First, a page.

Thomas Helsby's Account of the Port Louis Murders
On the 26th of August 1833, the settlement at Port Louis, Berkley Sound, East Falkland Island, consisted of the following persons, (viz) Captain Matthew Brisbane (superintendent), Thomas Helsby (the writer of these pages), William Dickson, Don Ventura Pasos, Charles Russler, Antonio Vehingar (known in Buenos Ayres as Antony Wagner), Juan Simon (Capitaz), Faustin Martinez, Santiago Lopez, Pascual Diego, Manuel Coronel, Antonio Rivero, Jose Maria Lune, Juan Brasido, Manuel Gonzales, Luciano Pelores, Manuel Godoy, Felipe Salagar, Lattore, (the last five being Indians, having been sent to this Island by the Governor of Monte Video), three women (viz) Antonina Roxa, Gregoria Madrid, Carmelita and her two children, also Captain William Low and boats crew late of the schooner "Unicorn" were temporary residents, (Captain Low sold the "Unicorn" near six months since to Captain Fitz-Roy of HMS Beagle): (viz) Henry Channen, John Stokes, Daniel MacKay, Patrick Kermin, Samuel Pearce, George Hopkins, Joseph Douglas, Francis Marchedo, & Jose Manuel Prado, likewise two men of colour, one of them formerly of the Unicorn, known in the settlement by the name of "honest John", and the other, late of the U.S. Schooner "Transport" (Captain Bray) named Antonio Manuel.
On the morning of the 26th of August as above mentioned, Captain Low left the colony in a whale boat with four hands, (viz) Faustin Martinez, Francis Muchado, Jose Manuel Prado, and the man of colour Antonio Manuel, for the purpose of sealing the North & South rocks, at the mouth of the sound, calling at Johnsons Harbour. About 10 AM of the same date, I walked down from Captain Brisbane's house towards the store on the point, for the purpose of procuring some oil from William Dickson, whom I found with Henry Channen, Daniel McKay and Joseph Douglas, in the house of Antonio Wagner.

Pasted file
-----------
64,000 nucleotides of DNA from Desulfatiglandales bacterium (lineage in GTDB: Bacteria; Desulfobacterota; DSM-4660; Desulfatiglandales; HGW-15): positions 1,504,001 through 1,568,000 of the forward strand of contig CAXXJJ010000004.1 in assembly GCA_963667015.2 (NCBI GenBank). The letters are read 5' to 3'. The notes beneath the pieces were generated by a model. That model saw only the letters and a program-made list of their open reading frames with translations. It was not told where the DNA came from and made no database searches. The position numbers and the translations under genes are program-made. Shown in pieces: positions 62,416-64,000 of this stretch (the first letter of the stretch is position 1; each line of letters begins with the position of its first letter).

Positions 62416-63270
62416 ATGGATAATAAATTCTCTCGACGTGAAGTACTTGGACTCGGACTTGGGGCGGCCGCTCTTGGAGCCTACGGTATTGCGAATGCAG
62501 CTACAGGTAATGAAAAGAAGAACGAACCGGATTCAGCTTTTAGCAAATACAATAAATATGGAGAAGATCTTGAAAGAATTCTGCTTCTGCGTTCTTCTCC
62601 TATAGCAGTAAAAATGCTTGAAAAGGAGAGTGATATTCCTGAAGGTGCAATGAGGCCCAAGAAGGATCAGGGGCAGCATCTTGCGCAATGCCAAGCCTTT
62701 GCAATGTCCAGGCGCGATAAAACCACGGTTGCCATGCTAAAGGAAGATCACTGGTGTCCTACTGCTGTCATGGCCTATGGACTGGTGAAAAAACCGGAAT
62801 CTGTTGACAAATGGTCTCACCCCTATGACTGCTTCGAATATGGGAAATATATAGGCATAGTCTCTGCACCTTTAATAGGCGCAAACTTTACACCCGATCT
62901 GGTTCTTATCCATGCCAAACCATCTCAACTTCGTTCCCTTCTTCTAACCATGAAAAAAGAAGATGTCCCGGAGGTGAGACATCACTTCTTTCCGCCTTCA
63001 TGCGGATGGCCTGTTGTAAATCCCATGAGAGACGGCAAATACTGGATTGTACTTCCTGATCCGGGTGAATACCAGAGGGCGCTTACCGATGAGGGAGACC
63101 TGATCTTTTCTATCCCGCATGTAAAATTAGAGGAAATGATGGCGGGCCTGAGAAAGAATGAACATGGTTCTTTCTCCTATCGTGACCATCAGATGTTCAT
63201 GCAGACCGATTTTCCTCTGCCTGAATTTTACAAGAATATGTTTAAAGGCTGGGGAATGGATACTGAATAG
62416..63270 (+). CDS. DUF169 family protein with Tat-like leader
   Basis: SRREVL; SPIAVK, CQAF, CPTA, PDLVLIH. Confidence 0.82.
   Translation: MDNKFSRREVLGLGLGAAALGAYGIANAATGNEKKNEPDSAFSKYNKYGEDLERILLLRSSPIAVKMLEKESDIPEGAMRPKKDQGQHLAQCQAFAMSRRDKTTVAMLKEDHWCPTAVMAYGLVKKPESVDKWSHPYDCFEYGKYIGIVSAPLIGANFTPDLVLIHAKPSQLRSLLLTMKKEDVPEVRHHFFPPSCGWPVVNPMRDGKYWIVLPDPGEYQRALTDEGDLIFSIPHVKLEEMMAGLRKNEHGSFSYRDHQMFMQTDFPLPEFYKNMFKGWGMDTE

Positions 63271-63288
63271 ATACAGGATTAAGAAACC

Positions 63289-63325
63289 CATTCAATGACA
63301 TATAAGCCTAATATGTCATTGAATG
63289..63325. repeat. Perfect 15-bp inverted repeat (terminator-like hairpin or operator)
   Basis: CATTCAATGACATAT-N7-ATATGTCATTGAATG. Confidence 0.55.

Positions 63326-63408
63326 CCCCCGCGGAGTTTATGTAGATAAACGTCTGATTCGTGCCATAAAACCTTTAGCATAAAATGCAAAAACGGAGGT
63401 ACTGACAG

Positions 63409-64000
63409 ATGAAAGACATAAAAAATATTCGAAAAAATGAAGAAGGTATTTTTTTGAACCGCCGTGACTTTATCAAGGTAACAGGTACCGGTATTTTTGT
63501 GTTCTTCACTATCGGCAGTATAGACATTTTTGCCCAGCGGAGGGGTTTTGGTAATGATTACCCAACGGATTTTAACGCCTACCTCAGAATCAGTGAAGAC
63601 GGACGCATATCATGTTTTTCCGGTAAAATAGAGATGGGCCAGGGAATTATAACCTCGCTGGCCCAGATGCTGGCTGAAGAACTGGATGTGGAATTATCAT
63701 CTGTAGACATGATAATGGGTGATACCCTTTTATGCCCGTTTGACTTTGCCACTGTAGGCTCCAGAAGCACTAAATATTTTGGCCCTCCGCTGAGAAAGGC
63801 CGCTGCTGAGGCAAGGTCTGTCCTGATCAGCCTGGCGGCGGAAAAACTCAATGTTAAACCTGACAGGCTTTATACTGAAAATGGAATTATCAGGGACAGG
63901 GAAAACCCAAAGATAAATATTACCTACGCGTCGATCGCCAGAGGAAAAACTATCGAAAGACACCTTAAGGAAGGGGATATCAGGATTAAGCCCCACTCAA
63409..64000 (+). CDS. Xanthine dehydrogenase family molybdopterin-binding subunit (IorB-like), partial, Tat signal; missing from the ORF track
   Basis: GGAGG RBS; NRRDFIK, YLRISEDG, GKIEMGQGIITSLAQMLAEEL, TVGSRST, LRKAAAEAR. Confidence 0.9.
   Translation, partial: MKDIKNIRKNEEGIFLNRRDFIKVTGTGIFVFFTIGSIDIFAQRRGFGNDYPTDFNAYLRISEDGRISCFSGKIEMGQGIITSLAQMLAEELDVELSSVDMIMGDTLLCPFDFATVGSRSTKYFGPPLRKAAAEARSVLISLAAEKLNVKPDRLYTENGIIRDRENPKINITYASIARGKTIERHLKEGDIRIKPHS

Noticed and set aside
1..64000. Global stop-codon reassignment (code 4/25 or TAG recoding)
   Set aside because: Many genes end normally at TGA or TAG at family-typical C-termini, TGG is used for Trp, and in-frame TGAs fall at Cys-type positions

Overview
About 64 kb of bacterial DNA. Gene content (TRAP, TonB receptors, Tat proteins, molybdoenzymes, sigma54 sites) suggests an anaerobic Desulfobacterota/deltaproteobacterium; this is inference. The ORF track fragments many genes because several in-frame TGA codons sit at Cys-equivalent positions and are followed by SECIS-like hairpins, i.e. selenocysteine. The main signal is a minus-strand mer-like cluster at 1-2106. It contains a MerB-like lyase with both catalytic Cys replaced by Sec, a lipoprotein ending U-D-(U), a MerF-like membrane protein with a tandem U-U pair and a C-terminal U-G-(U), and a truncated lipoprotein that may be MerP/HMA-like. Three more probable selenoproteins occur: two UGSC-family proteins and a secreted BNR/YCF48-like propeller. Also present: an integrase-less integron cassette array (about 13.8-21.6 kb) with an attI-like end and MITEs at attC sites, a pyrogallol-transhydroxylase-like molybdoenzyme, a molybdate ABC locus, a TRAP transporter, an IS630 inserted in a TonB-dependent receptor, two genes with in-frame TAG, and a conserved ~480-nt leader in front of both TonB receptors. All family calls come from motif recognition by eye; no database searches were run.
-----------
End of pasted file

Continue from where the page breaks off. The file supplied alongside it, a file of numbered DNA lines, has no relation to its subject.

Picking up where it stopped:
I returned immediately afterwards towards the flagstaff with Henry Channen, leaving the three aforementioned persons with Antonio Wagner, in his house. When I had passed the house of Antonio Santiago Lopez, I met Antonio Rivero, Jose Maria Luna, Juan Brasido, Manuel Gonzales, Luciano Flores, Manuel Godoy, Felipe Salagar and Lattorre, running towards the point armed with muskets, pistols, swords, dirks and knives. It was very evident they were going to kill someone, and I hastened towards the house of Captain Brisbane, for the purpose of informing him of what was going on. On my arrival I was alarmed at finding the doors locked and after knocking some time, was surprises at learning from two of the women that the aforesaid eight men had killed Captain Brisbane, Juan Capitaz Simon (the Capitaz) and had left Don Ventura for dead, he having been wounded by a musket ball in his throat, his head cut open, and his hand almost cut off by a sword, afterwards he escaped by a back window, and reached the house of Antonina Roxa, about 50 or 60 yards distant. On my way up from the point, I heard two musket shots fired at the house of Antonio Wagner, where they killed him, and William Dickson, to which two of the boats crew Joseph Douglas and Daniel McKay, were eye witness.